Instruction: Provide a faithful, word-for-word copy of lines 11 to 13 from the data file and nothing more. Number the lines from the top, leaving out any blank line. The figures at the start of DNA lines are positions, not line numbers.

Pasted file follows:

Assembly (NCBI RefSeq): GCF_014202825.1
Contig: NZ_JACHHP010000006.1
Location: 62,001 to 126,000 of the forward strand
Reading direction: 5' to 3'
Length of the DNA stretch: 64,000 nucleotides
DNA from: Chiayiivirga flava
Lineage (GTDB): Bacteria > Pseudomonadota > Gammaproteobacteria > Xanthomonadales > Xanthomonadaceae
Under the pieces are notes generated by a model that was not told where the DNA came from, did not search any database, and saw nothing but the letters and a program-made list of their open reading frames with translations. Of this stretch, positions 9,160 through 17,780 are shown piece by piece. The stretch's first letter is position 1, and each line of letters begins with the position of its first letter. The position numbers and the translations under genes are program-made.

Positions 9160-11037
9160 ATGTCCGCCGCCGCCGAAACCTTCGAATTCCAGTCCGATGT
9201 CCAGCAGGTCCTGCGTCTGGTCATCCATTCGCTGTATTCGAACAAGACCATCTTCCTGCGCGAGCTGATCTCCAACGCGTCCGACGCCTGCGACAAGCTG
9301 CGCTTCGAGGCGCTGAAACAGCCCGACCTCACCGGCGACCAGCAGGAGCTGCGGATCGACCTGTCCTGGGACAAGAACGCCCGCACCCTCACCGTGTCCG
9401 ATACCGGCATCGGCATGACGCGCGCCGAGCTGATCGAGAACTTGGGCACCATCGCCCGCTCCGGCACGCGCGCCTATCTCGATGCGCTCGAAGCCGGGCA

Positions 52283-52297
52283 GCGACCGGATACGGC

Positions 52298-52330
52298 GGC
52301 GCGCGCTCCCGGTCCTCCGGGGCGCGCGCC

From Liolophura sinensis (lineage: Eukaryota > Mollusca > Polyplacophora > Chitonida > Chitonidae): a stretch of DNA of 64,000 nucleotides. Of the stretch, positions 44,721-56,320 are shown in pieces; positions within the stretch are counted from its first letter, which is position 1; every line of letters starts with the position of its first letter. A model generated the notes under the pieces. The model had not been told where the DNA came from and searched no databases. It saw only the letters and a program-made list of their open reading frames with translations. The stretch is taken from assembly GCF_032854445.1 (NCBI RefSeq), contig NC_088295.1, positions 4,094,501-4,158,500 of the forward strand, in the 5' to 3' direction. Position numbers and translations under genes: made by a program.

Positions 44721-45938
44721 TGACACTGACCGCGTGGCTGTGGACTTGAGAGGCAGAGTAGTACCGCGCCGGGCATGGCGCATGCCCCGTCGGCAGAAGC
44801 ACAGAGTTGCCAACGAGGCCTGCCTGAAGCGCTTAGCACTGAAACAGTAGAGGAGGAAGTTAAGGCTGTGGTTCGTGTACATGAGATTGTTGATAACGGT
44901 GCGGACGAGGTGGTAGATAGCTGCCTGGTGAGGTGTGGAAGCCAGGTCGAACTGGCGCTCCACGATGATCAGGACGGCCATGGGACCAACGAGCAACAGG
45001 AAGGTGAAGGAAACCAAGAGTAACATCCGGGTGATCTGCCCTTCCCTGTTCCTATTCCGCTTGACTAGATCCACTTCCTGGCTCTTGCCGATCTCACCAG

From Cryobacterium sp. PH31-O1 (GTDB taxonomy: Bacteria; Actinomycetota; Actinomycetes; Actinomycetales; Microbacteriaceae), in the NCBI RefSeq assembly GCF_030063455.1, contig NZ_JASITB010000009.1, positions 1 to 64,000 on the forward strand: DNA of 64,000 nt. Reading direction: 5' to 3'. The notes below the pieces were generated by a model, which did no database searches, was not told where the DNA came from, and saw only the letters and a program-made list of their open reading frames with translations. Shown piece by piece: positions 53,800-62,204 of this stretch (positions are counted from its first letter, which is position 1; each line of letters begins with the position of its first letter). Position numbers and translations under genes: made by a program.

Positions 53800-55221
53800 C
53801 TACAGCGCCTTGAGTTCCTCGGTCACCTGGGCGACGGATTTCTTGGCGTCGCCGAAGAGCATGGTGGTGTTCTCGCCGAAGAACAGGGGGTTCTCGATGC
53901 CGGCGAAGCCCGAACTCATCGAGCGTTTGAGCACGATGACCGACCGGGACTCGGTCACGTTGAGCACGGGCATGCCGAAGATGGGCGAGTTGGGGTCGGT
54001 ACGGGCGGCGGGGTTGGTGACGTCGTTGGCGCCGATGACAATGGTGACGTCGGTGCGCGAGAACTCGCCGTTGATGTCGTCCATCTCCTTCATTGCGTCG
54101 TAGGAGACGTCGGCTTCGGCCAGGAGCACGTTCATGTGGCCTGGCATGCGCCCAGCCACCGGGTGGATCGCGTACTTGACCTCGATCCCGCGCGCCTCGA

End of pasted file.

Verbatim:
9201 CCAGCAGGTCCTGCGTCTGGTCATCCATTCGCTGTATTCGAACAAGACCATCTTCCTGCGCGAGCTGATCTCCAACGCGTCCGACGCCTGCGACAAGCTG
9301 CGCTTCGAGGCGCTGAAACAGCCCGACCTCACCGGCGACCAGCAGGAGCTGCGGATCGACCTGTCCTGGGACAAGAACGCCCGCACCCTCACCGTGTCCG
9401 ATACCGGCATCGGCATGACGCGCGCCGAGCTGATCGAGAACTTGGGCACCATCGCCCGCTCCGGCACGCGCGCCTATCTCGATGCGCTCGAAGCCGGGCA